Health Minute

Am I at risk for ovarian cancer?
My aunt was recently diagnosed with ovarian cancer. Does this mean that I’m more at risk for being diagnosed, as well?



If women in your family have been diagnosed with ovarian cancer, you are more at risk for the disease. Like other health problems or conditions, it doesn’t mean you will definitely be diagnosed, but it does mean you should be keeping an eye out for symptoms and communicate this family history to your doctor.

David Holtz, MD Gynecological Oncologist Lankenau Medical Center


If you are at a higher risk for ovarian cancer, genetic testing may be an option for you. Genetic testing can help you determine what your risk is for cancer, and whether you are at a very high risk or not. If testing does determine you to be at a high risk, your doctor may perform certain procedures to monitor your gynecological health. An annual pelvic examination is important in the detection of abnormalities, and medical guidelines indicate that ultrasound and CA-125 testing are reasonable but have not been proven to detect early ovarian cancer.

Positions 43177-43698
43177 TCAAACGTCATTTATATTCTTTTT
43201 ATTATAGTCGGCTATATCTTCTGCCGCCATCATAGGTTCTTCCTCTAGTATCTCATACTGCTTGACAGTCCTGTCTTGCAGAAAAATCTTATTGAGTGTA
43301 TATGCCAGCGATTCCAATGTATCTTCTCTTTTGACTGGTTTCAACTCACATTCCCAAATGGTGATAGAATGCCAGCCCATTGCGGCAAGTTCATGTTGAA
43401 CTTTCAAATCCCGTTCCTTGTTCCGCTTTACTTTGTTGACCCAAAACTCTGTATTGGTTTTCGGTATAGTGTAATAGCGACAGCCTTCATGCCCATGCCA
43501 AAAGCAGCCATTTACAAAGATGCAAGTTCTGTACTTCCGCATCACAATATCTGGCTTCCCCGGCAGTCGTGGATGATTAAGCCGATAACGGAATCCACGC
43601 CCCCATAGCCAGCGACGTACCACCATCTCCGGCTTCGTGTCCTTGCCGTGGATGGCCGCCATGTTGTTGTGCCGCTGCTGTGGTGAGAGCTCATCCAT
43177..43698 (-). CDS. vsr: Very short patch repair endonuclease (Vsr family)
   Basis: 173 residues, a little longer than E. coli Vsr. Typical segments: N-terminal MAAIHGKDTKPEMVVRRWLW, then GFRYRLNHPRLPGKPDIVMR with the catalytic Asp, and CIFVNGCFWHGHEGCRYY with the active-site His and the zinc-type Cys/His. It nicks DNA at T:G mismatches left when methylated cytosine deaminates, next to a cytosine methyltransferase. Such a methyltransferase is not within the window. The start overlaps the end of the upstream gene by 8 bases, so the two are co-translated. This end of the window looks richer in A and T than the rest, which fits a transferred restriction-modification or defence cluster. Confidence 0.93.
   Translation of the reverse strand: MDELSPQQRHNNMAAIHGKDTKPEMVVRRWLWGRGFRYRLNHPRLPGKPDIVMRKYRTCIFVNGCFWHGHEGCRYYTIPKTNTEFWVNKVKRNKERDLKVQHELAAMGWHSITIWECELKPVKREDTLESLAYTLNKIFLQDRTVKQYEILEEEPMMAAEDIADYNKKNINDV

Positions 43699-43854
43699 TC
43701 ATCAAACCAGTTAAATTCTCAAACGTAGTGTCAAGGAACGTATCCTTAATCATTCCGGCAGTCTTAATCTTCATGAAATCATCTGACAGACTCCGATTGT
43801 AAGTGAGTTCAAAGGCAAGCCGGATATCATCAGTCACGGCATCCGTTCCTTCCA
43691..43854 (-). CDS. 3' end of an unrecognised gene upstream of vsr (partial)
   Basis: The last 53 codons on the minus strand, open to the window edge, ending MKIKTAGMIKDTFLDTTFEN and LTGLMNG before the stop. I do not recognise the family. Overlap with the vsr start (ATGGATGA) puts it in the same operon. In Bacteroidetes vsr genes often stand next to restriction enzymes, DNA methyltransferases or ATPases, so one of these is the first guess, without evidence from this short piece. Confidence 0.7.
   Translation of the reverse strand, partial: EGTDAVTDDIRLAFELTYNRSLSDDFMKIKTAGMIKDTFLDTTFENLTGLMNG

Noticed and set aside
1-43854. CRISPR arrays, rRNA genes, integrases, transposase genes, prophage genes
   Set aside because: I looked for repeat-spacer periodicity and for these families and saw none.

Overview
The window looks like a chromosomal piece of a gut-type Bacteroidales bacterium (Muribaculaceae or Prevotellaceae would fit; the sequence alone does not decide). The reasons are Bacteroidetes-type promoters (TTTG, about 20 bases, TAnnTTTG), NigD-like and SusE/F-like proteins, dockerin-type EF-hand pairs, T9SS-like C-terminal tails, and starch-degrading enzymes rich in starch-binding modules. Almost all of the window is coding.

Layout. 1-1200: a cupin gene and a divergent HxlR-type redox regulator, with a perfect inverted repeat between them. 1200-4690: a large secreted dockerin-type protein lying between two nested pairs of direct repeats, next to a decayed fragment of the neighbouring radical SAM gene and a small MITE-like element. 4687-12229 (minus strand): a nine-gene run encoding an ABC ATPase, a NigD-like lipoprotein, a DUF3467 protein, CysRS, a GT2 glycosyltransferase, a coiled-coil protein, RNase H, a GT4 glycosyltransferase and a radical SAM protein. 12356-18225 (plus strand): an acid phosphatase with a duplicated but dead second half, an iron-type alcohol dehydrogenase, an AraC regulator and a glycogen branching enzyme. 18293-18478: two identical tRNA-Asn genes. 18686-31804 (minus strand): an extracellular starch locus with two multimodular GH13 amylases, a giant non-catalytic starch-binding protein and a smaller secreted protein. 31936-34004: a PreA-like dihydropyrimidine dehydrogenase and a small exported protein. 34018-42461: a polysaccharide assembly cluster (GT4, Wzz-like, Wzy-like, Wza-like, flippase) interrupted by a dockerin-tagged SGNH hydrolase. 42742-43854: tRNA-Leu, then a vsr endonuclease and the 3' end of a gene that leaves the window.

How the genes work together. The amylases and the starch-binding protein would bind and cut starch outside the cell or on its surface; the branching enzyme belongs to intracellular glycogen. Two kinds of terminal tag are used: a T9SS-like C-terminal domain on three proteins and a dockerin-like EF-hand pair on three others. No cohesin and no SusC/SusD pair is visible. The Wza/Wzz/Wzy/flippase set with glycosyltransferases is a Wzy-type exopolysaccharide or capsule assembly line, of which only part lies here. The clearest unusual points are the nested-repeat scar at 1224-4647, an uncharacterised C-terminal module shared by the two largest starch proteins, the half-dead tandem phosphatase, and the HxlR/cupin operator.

Oral contraceptives can decrease your risk for ovarian cancer. Women who have taken oral contraceptives for 10 or more years have decreased their risk of ovarian cancer by 70 percent. Before making the decision to take an oral contraceptive, it is important to consult with your physician first. For women who have a genetic abnormality (BRCA mutation), removal of the tubes and ovaries can decrease the risk of dying from ovarian cancer. The best prevention is awareness and understanding your risk factors. Besides family history, other risk factors include a previous breast cancer diagnosis, increasing age, never having been pregnant, and history of infertility. If you fall into any of these categories, make your doctor aware.


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Disclaimer- The information provided is for general informational purposes only. It is not a substitute for medical advice or diagnosis. We urge you to discuss any current health related problems you are experiencing, or any questions or concerns you may have about your health, with a healthcare professional. The views expressed are that of the author and do not necessarily represent the views of Main Line Health, Inc. or its subsidiaries. Membership on the medical staff of Main Line Hospitals does not constitute employment or agency relationship.

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